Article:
Navigating the current political climate is exhausting, but, sometimes, I quietly raise my voice.
A couple of months ago, a family member’s FB post tipped my ink bottle. The post has been lodged in my writer’s craw for over two months, because the topics, emotions, and truths are complex.
Social media is a weak forum for insightful conversation about any complex topic, especially meaningful political, religious, or social justice discussion. When you’re not preaching to the choir, the quick scroll or the «hide» button silence you. Or worse, your post becomes a free-for-all mud slinging tangle. I crave coherent conversations about difficult topics. Unfortunately, even in person, the rhetoric of both sides seems to take over any such effort. Yet I make the effort.
I quietly raise my voice.
Many have taken to expressing their political views via memes. Memes range from outrageously funny to excruciatingly offensive. A meme that provokes hilarity in one inspires rage in another. This happens to people from all sides. As far as I can tell, rebuttals most often descend into a cat fights, which is largely why I refrain from responding publicly when people I love post memes or say things on social media that disturb me. From time to time, I’ll respond quietly through a private message, a practice that has wildly varied results. Sometimes the message leads to conversations that bring us closer. Sometimes I get clocked. But I quietly raise my voice.
The generalizations that are hurled between both sides, often in the form of exercising “conservative” and “liberal” as accusations, are not only hurtful and inaccurate, they impede the integrity of the conversation we need to have. But we need to have that conversation. A conversation that traverses the divide. It’s hard work. I find it especially hard as a liberal in a primarily conservative family, but in fairness, a conservative in a primarily liberal family might feel just as much discomfort as I do.
The political divide
So that’s out. I’m a liberal and most of my family is not. The liberal/conservative divide, however, is not so simple. I would say I’m religiously, socially, and economically liberal. My family includes my opposite: religiously, socially, and economically conservative. Some in my family, however, are socially and religiously liberal but economically conservative. Others are socially liberal, economically conservative, but religiously mute. As I branch out to describe aunts, uncles, cousins, and their spouses and children, the spectrum becomes increasingly complex.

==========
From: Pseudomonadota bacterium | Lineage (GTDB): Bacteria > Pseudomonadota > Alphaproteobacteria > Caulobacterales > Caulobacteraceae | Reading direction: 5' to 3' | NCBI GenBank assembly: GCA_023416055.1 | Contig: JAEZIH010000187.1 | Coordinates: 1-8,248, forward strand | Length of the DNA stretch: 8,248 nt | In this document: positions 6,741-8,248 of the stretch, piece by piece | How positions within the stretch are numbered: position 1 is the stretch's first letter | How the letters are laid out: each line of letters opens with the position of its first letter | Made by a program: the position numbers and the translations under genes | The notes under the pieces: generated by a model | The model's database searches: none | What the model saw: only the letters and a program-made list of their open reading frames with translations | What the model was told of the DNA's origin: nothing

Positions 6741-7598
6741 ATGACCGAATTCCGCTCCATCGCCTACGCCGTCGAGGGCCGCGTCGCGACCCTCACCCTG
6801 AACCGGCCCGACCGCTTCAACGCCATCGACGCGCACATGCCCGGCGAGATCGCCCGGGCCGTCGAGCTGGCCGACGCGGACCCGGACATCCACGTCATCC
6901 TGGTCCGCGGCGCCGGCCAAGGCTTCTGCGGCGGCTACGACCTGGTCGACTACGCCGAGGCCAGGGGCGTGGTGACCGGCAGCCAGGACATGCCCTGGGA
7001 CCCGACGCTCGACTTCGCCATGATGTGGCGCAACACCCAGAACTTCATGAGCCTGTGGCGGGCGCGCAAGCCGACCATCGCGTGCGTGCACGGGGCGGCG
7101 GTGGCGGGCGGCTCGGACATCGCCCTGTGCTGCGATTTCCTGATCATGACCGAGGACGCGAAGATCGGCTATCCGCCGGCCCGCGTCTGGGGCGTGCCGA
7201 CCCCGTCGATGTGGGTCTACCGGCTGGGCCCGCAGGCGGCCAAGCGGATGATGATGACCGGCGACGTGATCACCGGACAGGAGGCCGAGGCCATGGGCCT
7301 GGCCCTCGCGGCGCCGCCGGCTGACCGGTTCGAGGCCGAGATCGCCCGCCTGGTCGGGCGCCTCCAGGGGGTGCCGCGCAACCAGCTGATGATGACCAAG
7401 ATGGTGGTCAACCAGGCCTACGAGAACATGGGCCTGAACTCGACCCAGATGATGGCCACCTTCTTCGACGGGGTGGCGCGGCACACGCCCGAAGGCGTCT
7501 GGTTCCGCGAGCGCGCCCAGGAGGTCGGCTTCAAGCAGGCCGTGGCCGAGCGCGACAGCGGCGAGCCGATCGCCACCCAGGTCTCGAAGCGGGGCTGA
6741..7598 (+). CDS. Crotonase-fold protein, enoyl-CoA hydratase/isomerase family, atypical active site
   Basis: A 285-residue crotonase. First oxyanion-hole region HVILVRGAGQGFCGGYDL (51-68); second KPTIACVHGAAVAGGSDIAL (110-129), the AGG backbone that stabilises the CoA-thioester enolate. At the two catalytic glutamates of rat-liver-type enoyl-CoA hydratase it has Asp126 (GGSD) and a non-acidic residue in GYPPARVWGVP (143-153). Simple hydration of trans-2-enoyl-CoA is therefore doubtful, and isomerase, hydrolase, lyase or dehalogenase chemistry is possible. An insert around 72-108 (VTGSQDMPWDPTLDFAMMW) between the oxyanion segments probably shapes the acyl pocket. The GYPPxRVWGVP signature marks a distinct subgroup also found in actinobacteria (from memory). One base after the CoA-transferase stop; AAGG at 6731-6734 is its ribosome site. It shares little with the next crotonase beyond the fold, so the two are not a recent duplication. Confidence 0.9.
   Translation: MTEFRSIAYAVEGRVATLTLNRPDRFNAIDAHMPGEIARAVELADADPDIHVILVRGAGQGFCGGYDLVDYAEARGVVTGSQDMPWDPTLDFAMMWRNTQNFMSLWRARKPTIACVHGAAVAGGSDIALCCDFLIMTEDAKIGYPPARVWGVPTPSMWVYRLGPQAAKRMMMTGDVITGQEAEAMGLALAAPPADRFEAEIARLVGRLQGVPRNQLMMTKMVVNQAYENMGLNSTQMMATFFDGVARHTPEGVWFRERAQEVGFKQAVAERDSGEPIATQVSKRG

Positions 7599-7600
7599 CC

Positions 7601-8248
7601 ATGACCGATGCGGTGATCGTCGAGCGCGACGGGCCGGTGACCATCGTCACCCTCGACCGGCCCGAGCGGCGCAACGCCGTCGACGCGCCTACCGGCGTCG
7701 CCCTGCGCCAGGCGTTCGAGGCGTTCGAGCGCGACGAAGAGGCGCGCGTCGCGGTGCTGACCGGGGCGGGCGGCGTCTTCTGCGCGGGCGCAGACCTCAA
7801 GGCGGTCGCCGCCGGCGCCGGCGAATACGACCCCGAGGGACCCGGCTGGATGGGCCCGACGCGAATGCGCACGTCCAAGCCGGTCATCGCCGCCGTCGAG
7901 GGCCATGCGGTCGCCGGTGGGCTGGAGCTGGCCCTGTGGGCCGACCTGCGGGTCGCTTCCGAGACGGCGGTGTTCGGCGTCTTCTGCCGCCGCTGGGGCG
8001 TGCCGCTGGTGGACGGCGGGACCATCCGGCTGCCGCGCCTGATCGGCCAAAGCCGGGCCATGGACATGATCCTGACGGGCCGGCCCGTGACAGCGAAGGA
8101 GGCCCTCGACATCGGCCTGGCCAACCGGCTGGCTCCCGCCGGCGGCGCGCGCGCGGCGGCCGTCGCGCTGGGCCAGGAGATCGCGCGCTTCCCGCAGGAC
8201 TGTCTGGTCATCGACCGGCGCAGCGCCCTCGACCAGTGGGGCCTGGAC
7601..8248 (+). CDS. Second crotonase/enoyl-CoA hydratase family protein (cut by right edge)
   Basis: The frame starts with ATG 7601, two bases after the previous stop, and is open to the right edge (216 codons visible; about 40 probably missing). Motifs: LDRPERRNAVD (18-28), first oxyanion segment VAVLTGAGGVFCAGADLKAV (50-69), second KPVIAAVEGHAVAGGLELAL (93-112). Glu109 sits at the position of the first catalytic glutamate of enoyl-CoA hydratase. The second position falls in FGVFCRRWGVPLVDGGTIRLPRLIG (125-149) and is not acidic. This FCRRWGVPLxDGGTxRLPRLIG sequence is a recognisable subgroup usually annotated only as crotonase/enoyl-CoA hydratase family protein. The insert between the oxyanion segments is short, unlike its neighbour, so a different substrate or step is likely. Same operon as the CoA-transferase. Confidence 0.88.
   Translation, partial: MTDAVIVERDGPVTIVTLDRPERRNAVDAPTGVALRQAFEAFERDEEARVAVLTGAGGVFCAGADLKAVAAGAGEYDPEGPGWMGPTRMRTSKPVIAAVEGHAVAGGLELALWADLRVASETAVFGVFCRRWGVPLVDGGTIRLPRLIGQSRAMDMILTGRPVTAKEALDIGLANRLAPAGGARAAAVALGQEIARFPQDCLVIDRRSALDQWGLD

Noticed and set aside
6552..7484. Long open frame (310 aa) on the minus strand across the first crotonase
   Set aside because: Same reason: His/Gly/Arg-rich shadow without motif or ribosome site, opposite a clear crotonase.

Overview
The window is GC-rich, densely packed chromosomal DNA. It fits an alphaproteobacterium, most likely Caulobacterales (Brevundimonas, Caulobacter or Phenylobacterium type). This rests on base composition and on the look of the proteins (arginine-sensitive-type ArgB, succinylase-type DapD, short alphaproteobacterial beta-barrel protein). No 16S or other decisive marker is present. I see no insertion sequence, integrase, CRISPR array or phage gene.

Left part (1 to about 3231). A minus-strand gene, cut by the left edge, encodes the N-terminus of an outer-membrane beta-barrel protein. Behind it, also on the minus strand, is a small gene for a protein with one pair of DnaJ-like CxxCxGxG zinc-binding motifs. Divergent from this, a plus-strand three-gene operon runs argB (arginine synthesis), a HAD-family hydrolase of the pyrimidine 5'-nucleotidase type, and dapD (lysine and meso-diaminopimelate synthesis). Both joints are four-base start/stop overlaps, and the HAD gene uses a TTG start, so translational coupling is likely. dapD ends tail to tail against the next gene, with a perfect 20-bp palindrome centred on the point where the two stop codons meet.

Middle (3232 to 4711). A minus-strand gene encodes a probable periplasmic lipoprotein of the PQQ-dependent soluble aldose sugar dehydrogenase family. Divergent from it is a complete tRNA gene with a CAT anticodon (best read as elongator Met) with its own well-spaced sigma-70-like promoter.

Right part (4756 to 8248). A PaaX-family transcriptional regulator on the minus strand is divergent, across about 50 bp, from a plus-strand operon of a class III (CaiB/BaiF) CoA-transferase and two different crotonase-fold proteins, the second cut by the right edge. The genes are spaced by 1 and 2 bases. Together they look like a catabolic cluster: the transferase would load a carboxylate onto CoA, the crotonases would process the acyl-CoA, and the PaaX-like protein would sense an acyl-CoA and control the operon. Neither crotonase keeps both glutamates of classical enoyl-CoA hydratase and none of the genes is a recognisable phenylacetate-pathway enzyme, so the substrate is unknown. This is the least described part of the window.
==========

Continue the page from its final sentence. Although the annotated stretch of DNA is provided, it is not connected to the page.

Not that it’s a thing, but I find it fairly straightforward to label the politics of members of my family. Sadly, talking politics with family members is not. Conversations are difficult, sometimes forbidden. The “no politics” policy in my parents’ home has been good and bad, but part of me is screaming: “No fair!! Are you making peace or avoiding questions about your choices?”
Clowns to the left of you, Jokers to the right
Let’s start with the right. I have so many questions. Many are downright How can you . . . ? accusatory questions, like How can you when he mocked a disabled man? belittled a Gold Star family? repeatedly demeaned women in televised interviews and recorded conversations? refused to make public his tax returns? The list goes on. During the campaign, I was drowning in the hate speech and his invitations to violence against others.
I remember a drowning feeling when Obama took office, but it was different. After Obama’s election, we were drowning in fabrications: Obama’s birth certificate, religious affiliation, citizenship, Kenya. For years, whenever I traveled to my parents’ home, I would pass an Interstate billboard declaring that our president was the anti-Christ. I was drowning in what others said about Obama. For the last few months, the drowning waters have been Trump’s own words, not words fabricated about him.
Lest the left feel haughty, my dismay is not solely about those who support a bully billionaire. I’m also weary of the finger-pointing on the left. Fingers that accuse others of violence through silence. Fingers that accuse those who didn’t march, as well as those who did if they didn’t do it “right.” Fingers that point should an ally trip over the nuances of language in racial and social issues. Fingers that accuse and forget the value of the diversity of our voices. Fingers that jerk like knees and point before the ears have a chance to listen. Sometimes I have a hissy fit in my head: not all voices are raised in public venues, not all messages are delivered in marches on a sign, not everybody does it like that!
Stuck in the middle with me
I have to draw the line. Not between the left and the right. Not between myself and others, but rather for myself, to create that space where I quietly raise my voice.
My power is within me. I don’t gain control nor enter conversation by calling you to the mat for how you voted or how you pointed your finger. I can, however, control what I say and do. I can control how I act and interact. That’s when I quietly raise my voice. That’s how I have that difficult conversation with a family member. When conversation is impossible, that’s why I love you anyway and harder.
I don’t draw the line to separate us. We’re all in this together, left and right, black and white, gay and straight. I draw the line to remind myself to focus on what I can do rather than on trying to control what others do and think. I draw the line to define and express what I’m for, not to rant about what I’m against. I draw the line to find strength in my blessings rather than wallow in my disappointments. I do these things not because they’re better than what others do, but because that’s how I come into the conversation. That’s how I hear the voices of others. That’s where I quietly raise my voice.
© Copyright Pennie Nichols. All Rights Reserved 2017